Czechia: A brief overview of Czech law of succession

Current Czech inheritance law is governd by the Czech Civil Code (Act No. 89/2012 Coll.), i.e., specifically, in Sec. 1475 – 1720, as part of the law of property.

Current Czech inheritance law, or the law of succession, is governed by the Czech Civil Code (Act No. 89/2012 Coll., known as the “New Civil Code”, and hereinafter referred to as “Civil Code”), i.e., more specifically in Sec. 1475 through Sec. 1720 (i.e., rather curiously, in the part on the law of property). Effective as of 1 January 2014, it replaced and superseded the law of succession as set out in the “Old” Civil Code (Act No. 40/1964 Coll., the “Old Civil Code”). Up until the end of 2013, the provisions of Sec. 460 through Sec. 487 of the Old Civil Code provided only a rudimentary set of rules for inheritances. The transitional rules for the two codices pose no problem of interpretation – as per Sec. 3069 of the Civil Code, the date of death clearly determines which of the laws applies. In addition, Sec. 3070-3072 of the Civil Code give a provisional rule for the governing law of testaments drawn up before 2014 but becoming relevant only thereafter, i.e., if the case of succession only arises after 1 January 2014: everything is governed by the new provisions of the (new) Civil Code.

In a sense, the new Czech inheritance laws mark a return to the legal status prior to 1950, i.e., the status set out in the Austrian General Civil Code (ABGB) which was the law of the land in Bohemia, Moravia, and Silesia after 1811 – until 1 January 1950. According to the new rules, there exist six classes of succession after 1 January 2014 (cf. Sec. 1633 of the Civil Code) – in the first class, children and the surviving spouse inherit the estate to equal parts (Sec. 1635 (1) of the Civil Code); in the second class, if there are no children, the spouse and the parents of the deceased inherit the estate to equal parts, but the spouse shall always inherit at least one half. In the sixth class, nieces and nephews or, as the case may be, uncles and aunts of the deceased are heirs – unless none exist, in which case the state becomes the statutory heir (Sec. 1634 of the Civil Code). Under the old laws of succession, the state was the heir already after what was then the last and is today the fourth class of succession – a rule which is still in place in Slovakia today (cf. Sec. 462, Sec. 475a of the Old Civil Code and Sec. 462 et seq. of the Slovak Civil Code – Act No. 40/1964 Coll.). This essentially means that in Slovakia, nieces or nephews, or cousins, do not enjoy a statutory right of inheritance. In addition, the new Czech Civil Code contains rules regarding the so-called compulsory portion which are reminiscent of the German BGB, but which benefit strictly children (but not spouses), at rates which differ from the BGB: underage heirs inherit three fourth of the statutory portion (Sec. 1644 (1) of the Cicil Code), whereas adult children inherit only one fourth.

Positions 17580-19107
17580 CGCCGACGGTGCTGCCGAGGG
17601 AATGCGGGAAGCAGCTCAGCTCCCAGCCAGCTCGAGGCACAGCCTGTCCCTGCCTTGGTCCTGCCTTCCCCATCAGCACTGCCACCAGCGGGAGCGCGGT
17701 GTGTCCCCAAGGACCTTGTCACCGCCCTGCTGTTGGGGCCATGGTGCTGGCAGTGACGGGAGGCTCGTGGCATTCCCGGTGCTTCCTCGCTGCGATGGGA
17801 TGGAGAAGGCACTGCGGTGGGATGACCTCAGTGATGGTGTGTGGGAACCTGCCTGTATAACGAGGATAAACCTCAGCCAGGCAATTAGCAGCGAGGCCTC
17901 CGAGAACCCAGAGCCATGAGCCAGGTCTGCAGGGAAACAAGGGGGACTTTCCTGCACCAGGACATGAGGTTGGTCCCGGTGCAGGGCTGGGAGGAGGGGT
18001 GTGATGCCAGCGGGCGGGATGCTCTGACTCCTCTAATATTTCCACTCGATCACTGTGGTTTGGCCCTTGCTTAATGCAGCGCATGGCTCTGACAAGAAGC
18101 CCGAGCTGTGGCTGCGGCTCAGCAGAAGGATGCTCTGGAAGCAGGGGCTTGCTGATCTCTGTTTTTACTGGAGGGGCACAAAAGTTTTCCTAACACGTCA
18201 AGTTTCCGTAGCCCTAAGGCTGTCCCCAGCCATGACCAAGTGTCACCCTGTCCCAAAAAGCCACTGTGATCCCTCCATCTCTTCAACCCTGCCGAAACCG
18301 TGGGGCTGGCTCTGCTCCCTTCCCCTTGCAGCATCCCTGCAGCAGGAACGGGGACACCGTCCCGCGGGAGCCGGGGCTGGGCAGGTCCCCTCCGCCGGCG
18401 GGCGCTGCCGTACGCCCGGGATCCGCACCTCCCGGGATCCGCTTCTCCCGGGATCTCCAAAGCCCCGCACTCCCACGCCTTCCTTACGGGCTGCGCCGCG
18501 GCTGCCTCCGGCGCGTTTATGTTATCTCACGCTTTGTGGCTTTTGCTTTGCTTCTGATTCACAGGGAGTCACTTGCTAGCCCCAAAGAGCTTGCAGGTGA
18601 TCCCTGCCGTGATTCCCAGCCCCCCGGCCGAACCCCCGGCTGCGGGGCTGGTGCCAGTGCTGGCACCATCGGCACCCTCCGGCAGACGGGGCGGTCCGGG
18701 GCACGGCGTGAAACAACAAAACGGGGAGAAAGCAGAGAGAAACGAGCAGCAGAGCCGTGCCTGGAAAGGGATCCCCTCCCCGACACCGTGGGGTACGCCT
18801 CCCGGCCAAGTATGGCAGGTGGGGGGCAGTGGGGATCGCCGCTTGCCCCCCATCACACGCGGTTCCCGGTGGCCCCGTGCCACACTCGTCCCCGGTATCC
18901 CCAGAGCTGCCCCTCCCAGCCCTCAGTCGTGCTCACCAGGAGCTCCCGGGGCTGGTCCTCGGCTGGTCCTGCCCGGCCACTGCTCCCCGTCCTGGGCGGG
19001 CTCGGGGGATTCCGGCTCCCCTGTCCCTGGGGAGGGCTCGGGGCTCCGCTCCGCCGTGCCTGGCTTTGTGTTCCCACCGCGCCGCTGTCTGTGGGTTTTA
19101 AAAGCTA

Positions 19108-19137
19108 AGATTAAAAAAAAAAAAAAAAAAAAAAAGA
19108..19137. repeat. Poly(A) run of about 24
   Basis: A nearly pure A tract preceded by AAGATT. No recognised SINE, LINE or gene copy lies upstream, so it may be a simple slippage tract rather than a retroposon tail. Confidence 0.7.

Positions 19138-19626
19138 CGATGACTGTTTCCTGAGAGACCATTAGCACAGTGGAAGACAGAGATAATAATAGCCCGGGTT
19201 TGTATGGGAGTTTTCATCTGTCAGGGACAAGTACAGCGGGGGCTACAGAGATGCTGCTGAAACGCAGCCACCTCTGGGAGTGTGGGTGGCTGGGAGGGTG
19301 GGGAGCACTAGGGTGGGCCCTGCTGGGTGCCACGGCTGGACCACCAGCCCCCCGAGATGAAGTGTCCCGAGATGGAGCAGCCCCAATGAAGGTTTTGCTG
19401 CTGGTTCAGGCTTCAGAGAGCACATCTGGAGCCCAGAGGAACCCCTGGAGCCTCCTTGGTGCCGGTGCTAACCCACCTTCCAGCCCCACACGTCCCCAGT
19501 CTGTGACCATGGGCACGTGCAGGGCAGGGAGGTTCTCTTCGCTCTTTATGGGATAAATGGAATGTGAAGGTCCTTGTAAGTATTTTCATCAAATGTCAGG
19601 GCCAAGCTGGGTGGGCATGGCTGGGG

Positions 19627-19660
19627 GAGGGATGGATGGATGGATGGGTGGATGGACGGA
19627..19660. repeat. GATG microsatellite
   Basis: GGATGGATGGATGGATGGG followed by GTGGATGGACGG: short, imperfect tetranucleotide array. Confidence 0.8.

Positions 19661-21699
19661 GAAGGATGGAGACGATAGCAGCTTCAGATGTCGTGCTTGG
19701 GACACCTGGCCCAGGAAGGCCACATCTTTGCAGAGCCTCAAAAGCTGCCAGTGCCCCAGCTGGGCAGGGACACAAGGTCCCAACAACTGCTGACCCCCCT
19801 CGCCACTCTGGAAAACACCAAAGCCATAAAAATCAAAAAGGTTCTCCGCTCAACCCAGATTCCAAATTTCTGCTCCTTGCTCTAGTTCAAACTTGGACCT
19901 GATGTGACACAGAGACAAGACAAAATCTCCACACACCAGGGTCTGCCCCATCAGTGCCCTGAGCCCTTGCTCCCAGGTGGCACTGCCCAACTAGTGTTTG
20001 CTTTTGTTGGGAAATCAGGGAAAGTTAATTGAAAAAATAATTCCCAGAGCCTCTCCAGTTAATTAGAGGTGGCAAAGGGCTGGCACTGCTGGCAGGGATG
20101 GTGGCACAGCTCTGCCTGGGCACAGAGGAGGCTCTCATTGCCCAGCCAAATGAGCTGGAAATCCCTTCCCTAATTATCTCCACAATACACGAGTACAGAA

In addition, the new rules of succession in the Civil Code address such terms as the capacity to inherit, the acceptance or waiver of succession, testament, bequest, disinheritance, universal succession (devolution of the estate), newly also the inheritance contract, and – traditionally – the execution of the will, but also the new concept of the sale of one’s portion of the inheritance. The institution in charge of succession procedures in the Czech Republic are notaries acting as court commissioners, as per a separate Act on Special Court Procedures (as opposed to the Czech Code of Civil Procedure).

The question of the applicable law – i.e., whether Czech, German, or Slovak law – must be addressed before everything else, i.e., before Czech substantive inheritance law need even be reviewed. It is governed by the Czech Act on International Private and Procedural Law (Act No. 91/2012 Coll., which also came into force on 1 January 2014 – hereinafter the “IPPL Act”). Sec. 73a of the IPPL Act refers to the EU Succession Regulation (Regulation (EU) 650/2012) which applies since 17 August 2015 throughout the EU with the exceptions of Denmark and Ireland (it also never applied in the United Kingdom, even before Brexit at the beginning of 2020) to jurisdictional matters. The EU Succession Regulation has also superseded a number of bilateral agreements on conflicts of law in matters of succession within the EU. As for the Czech Republic and a third-party EU member state or Ireland and Denmark, the issue of the applicable law is answered by Sec. 74 et seq. of the IPPL Act (e.g. for a piece of real property in Prague owned by a testator from Turkey, the U.S., or the UK).